Our Sydney team and their guests were treated to a motivational speech and didgeridoo performance by Indigenous keynote speaker, Jeremy Donovan, at their anniversary celebrations at the office in Rosebery. A descendant of the Kuku-Yalanji tribe of far northern Queensland, Jeremy travels to remote and urban communities working with youth to build self-esteem, self-worth and a greater understanding of Indigenous identity. Jeremy is also one of Australia’s most celebrated Aboriginal didgeridoo players, having performed alongside some of the world’s best musicians and composers, including the Berlin Philharmonic Orchestra and the Chicago Philharmonic Orchestra. He spoke about his relationship with Hutchies, his role in design of the employment parity initiative working with Andrew ‘Twiggy’ Forrest, and the impact it has had on the lives of Aboriginal and Torres Strait Islander people.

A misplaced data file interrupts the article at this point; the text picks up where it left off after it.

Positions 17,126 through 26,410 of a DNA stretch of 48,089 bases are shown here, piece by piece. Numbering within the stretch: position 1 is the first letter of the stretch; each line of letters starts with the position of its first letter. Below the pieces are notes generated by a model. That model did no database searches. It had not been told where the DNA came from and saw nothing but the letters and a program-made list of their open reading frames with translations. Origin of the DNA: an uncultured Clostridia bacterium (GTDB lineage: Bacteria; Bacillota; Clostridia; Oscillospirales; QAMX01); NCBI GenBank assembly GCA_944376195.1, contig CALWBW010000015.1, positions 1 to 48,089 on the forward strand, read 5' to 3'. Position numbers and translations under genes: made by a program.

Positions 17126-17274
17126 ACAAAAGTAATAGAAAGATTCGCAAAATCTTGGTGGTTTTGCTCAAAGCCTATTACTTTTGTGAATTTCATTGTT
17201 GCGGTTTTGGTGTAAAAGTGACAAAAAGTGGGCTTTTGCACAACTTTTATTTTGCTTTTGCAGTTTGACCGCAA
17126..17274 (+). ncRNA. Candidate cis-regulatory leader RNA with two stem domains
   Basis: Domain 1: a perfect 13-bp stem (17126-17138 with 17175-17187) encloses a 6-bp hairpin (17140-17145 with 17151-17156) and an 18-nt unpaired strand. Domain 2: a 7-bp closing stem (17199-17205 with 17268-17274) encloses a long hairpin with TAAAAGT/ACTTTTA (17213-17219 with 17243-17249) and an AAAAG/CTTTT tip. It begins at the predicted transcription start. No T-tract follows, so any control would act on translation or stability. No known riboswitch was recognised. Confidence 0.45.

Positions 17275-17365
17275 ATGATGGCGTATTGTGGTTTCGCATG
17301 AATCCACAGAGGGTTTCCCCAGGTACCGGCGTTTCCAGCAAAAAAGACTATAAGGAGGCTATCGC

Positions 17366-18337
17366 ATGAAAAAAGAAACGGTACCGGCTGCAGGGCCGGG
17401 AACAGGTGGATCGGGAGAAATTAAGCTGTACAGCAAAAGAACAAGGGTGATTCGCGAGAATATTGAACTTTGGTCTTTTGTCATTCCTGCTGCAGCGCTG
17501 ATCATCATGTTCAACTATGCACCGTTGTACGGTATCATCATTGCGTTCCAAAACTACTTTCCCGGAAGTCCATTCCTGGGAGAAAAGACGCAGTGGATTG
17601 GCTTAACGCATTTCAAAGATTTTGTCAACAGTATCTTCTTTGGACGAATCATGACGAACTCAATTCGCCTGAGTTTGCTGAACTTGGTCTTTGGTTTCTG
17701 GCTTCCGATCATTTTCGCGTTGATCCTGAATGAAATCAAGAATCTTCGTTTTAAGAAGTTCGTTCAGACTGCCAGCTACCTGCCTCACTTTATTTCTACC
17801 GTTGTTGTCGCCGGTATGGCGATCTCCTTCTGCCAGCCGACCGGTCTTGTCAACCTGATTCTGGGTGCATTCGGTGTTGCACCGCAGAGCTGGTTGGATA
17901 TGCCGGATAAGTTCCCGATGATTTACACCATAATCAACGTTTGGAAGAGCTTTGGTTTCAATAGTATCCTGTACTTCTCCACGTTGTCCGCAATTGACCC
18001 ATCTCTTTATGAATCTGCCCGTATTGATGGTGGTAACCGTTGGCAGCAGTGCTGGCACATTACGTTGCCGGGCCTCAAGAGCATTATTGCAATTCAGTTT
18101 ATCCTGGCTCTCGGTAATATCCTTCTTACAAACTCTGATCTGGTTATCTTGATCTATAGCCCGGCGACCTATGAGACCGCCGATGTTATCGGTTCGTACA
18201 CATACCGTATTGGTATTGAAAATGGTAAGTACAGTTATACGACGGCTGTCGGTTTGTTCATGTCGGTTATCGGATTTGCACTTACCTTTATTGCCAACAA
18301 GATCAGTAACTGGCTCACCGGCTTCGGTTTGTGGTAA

Hutchies first established in Sydney in 2003 when asked to complete a residential building in Zetland after the builder, a large national operator, went broke halfway through the job. After finishing that job, we decided to stay, creating a business with an annual turnover of around $50 million. By 2020, Sydney is expected to be the largest component of Hutchies’ eastern seaboard operations.
The first step towards that goal was achieved in April when nine new team leaders were elevated to head up the Sydney business. Each focusses on different segments of the market, with different clients. They have license to geographically grow as far and wide as they wish.
The Rosebery office is almost at capacity, with 165 people based there, and we’ve recently established another office in Wollongong. As our business in New South Wales continues to grow, we’re looking for additional premises in Western Sydney to accommodate not only our people but also new Sydney cranes, hoists and scaffold operations. Within five years, we think Sydney will be the powerhouse core of Hutchies’ national business.